Mr. Bush makes ineloquent attempts at sophistry. Reports Mr. Bush: “Our military commanders in Iraq advise me that the current number of American troops -- nearly 130,000 -- is appropriate to their mission. They are joined by over 20,000 service members from 29 other countries.” However, despite this “appropriate number of American troops” Mr. Bush sees the need “to share the burden more broadly” and hence “a third multinational division to serve in Iraq” is requested. So are more troops required or is this just for the sake of sharing?


Besides, hadn’t the neo-conservatives dismissed then-Army Chief of Staff General Eric Shinseki’s requirement of several thousand occupation troops as "wildly off the mark"?


Mr. Bush continues his tirade against the freedom-hating enemies. “Terrorists in Iraq have attacked representatives of the civilized world, and opposing them must be the cause of the civilized world.” It begs the question of just what this civilized world is. When asked what he thought of western civilization, Mohandas Gandhi sagely replied that it would be a good idea.


Mr. Bush demonstrates his generosity to the members of the UN by giving them “an opportunity” -- to come in from the darkness of irrelevancy, supposedly -- and accept the gift of “responsibility.” Yes, the UN is invited “to assume a broader role in assuring that Iraq becomes a free and democratic nation.”  Unstated is the implicit surrender of ultimate world authority to the US cabal fronted by Mr. Bush -- a surrender to a regime that committed the “supreme crime” of aggression as defined by international law at Nuremberg. It is a welcome to the morass of despair in a nearly obliterated Iraq, of which the US is a prime accomplice.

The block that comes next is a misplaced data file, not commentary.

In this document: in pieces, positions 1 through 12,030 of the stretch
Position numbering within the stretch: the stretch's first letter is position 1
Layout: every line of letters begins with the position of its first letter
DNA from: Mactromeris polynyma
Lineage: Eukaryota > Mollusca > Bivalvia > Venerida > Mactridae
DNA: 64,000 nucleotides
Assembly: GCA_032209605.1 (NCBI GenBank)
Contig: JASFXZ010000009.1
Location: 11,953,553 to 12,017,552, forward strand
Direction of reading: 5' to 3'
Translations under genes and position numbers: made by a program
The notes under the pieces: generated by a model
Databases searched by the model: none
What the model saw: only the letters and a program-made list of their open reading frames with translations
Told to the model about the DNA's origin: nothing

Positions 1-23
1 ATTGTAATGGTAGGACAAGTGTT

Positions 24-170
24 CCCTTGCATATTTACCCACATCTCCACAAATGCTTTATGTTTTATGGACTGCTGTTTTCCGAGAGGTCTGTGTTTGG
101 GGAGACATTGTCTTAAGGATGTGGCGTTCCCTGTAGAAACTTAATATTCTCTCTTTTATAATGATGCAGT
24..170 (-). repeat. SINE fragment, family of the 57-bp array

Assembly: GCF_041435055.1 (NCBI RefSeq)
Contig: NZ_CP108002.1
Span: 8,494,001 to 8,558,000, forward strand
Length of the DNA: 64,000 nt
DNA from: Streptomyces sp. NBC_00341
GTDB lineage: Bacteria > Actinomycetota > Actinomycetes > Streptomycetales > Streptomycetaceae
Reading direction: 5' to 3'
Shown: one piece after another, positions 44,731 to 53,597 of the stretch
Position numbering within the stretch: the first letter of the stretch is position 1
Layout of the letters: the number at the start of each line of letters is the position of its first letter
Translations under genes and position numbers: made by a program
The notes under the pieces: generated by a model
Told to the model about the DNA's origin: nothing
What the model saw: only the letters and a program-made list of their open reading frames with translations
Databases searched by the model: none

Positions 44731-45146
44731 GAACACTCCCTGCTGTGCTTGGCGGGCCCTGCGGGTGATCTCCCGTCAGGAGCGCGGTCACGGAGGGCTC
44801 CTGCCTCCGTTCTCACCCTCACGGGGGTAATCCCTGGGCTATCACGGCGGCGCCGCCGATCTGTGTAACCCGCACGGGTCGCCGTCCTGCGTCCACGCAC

Washington style generosity is where the outside world is encouraged to share in the costs and dangers of Iraq but not in the “responsibility” of power or the divvying up of corporate plunder.


Into this morass, Mr. Bush calls for “the orderly transfer of sovereignty and authority to the Iraqi people. Our coalition came to Iraq as liberators and we will depart as liberators. Right now Iraq has its own Governing Council.” This is the Governing Council from which one member has already resigned describing it as window dressing for Washington’s rule. The US has made clear on many occasions that what constitutes an “orderly transfer of sovereignty and authority to the Iraqi people” will be dictated by US interests.


It is a wonder that Americans can so easily have the wool pulled over their eyes. The 2000 election was stolen (Greg Palast has clearly elucidated the scandalous vote rigging in Florida on which even the Democrats fell silent); the Bush regime lied Americans into the invasion of Iraq (plainly exposed by even the Johnny-come-lately corporate media now); Americans sat by as the fat cats soaked up a big tax cut; and they continue to sit on their hands as corporate crooks enjoy their ill-begotten booty. Where are the protests? Where are the people organizing against the stealing of their freedoms, quality of life, and democracy? John Kaminski has elaborated at length about the apparent ease of surrender by Americans of their precious rights and ideals.


The rest of the world stands witness while Americans watch their country being stolen from right in front of their eyes. Part of the solution surely lies in mobilizing against the corporate theft of the US. Insofar as the corporate media were unswerving in the interests of corporate America, it is palpable that Americans must press for their own media free of corporate manipulation. Odd that the people must assert their rights to the airwaves belonging to them. 


Americans have been lulled into suspending disbelief for far too long. The stretching of credulity poses an exceedingly taut challenge to freedom’s elasticity. A ferocious snap is looming.


Kim Petersen lives in Canada and is a regular contributor to Dissident Voice newsletter. He can be reached at: kimpetersen@gyxi.dk


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* Hoodwinked?